California’s vaccination controversy has a symbiotic relationship with the nation’s abortion debate.
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When Georgia and other red states enacted very tight restrictions on abortions, their political leaders obviously hoped to push the issue back into the U.S. Supreme Court and into the hands of the court’s newly strengthened conservative majority.
However, the reignited political and legal conflict over when and how abortions may be performed could have a collateral impact on another burning issue in California – whether immunizations against measles and other infectious diseases should be mandatory for school children.
The symbiotic relationship between the two divisive controversies emerged last weekend during a state Democratic Party convention in San Francisco when reporters asked Gov. Gavin Newsom about a pending legislative measure that would crack down on doctors who issue exemptions from the state’s immunization requirement.
Newsom expressed skepticism about the thrust of Senate Bill 276, which Sen. Richard Pan, a Sacramento Democrat who is also a physician, introduced to further tighten the requirement that he had authored several years earlier.
Pan says a few “unscrupulous physicians” have been selling the medical exemptions allowed under his previous legislation. His new bill would require physicians to fill out uniform documents for any medical exemptions and then send them to the California Department of Public Health for approval or denial.
SB 276 has generated a storm of protest from anti-vaccination activists, but cleared the Senate on a 24-10 vote last month and is now pending in the Assembly.
Opponents say that if enacted, the bill would interfere with the doctor-patient relationship and subject medical judgments to being overridden by faceless bureaucrats. It’s a position that precisely mirrors what abortion rights advocates say – including, it would appear, Gov. Newsom.
“I do legitimately have concerns about a bureaucrat making a decision that is very personal and with respect, as a father of four that goes through this on a consistent basis, that’s just something that we need to pause and think about,” Newsom said in one of several comments to reporters at the convention.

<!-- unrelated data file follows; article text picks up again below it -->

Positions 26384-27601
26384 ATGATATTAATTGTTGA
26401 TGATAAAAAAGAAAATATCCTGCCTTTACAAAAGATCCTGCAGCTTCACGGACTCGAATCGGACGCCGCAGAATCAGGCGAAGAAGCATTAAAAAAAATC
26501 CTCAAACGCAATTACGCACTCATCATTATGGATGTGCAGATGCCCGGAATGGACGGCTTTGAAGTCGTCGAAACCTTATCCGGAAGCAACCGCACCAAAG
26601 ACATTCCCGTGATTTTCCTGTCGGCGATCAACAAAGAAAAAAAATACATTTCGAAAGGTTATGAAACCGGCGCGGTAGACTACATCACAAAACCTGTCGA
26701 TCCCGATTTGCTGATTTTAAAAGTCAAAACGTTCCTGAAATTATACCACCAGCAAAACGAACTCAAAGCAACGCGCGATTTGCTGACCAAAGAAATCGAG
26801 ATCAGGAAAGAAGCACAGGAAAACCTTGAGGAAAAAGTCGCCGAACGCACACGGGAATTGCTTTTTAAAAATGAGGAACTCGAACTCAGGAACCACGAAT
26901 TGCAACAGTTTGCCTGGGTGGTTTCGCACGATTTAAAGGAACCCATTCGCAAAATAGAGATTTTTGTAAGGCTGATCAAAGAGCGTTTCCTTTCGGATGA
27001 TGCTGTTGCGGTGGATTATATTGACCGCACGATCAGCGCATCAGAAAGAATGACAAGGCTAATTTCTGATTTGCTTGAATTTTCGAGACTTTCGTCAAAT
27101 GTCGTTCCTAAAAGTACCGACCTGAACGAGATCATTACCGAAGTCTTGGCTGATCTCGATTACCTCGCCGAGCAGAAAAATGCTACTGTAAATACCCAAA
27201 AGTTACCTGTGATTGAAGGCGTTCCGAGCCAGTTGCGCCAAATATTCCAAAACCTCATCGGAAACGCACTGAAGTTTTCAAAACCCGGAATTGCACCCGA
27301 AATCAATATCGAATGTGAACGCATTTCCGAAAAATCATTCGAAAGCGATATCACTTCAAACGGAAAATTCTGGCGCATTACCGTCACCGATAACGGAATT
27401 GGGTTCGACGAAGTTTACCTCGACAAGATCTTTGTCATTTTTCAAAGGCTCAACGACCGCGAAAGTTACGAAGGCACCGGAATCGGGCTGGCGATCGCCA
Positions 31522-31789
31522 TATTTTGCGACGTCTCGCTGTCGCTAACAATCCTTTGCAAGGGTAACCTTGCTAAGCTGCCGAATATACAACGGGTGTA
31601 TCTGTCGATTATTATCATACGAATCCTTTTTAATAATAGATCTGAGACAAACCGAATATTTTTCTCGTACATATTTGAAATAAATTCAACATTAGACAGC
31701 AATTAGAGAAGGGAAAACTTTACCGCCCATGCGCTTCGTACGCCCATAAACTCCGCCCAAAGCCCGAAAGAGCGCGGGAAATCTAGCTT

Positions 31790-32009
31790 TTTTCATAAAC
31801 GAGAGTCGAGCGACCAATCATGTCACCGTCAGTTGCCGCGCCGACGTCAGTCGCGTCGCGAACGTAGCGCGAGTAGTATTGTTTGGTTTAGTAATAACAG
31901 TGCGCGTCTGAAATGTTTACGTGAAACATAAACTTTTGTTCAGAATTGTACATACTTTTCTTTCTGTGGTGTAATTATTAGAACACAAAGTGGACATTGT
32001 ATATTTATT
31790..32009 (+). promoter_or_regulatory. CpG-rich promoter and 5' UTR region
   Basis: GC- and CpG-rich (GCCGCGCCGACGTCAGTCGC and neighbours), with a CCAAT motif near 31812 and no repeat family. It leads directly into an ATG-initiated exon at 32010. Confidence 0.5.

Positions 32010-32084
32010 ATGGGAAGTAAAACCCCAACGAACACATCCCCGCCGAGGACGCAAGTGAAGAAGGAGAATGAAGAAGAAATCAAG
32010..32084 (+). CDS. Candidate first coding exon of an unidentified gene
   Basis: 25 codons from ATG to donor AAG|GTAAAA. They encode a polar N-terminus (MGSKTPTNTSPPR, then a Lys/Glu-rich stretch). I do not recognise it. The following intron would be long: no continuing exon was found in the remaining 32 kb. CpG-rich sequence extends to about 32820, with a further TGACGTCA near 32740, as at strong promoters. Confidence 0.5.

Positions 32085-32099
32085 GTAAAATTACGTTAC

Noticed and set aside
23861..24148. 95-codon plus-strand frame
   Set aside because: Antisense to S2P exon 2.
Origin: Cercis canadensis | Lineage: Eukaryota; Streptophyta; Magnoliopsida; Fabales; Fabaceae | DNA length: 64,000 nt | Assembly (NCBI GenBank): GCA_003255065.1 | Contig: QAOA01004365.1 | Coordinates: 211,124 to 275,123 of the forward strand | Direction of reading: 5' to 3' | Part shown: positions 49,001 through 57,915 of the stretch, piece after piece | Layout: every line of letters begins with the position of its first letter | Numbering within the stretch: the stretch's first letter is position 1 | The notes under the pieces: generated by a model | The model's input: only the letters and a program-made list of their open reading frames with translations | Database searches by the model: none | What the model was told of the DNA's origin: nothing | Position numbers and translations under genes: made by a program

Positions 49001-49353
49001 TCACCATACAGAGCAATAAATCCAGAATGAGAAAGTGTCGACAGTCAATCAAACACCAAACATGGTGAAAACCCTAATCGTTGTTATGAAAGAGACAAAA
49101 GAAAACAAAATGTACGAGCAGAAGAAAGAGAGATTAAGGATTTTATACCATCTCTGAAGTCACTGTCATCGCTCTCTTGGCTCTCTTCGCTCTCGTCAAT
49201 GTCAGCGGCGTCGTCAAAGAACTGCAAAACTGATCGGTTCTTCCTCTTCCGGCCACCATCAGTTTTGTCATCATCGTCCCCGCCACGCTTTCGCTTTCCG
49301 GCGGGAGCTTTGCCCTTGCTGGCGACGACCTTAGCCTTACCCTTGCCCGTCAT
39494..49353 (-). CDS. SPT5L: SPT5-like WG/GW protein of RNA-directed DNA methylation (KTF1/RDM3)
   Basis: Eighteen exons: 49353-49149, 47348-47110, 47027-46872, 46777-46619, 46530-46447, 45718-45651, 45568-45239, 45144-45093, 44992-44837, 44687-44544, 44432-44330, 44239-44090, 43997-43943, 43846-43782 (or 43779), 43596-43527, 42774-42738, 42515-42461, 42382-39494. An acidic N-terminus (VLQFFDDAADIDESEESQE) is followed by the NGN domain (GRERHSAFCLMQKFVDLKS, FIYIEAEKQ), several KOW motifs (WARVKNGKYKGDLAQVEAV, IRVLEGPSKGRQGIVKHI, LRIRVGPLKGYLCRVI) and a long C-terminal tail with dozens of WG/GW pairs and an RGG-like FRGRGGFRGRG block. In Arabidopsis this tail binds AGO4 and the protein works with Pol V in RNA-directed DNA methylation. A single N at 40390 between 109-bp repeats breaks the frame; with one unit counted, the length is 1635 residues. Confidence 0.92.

“I’m a parent. I don’t want someone that the governor of California appointed to make a decision for my family,” he added in another. “I like doctor-patient relationships. Bureaucratic relationships are more challenging for me.”
Still another: “I believe in immunizations… however I do legitimately have concerns about a bureaucrat making a decision that is very personal. That’s just something we need to pause and think about.”
After his comments hit Twitter and other social media, they erupted in digital shouts of joy from those in the “anti-vax” movement, as it’s dubbed. And, of course, they were disappointing to immunization advocates.
Newsom’s a smart politician and surely is aware that if he endorsed, either by word or deed, setting up the medical review process that SB 276 proposes, he would be undercutting his strident advocacy of abortion rights, which has included publicly inviting women who are denied abortions in other states to come to California for the procedures.
So what happens now to Pan’s bill?
An outbreak of measles in Southern California led to revelations that immunization rates had been declining, particularly in affluent communities, as parents exercised their ability to opt out. That was the genesis of Pan’s original legislation, which eliminated a “personal belief” exemption.
If SB 276 falters and the medical exemption remains intact, immunization rates may not rise to the level necessary for public health, and the fate of the bill is now, rhetorically at least, in Newsom’s hands.
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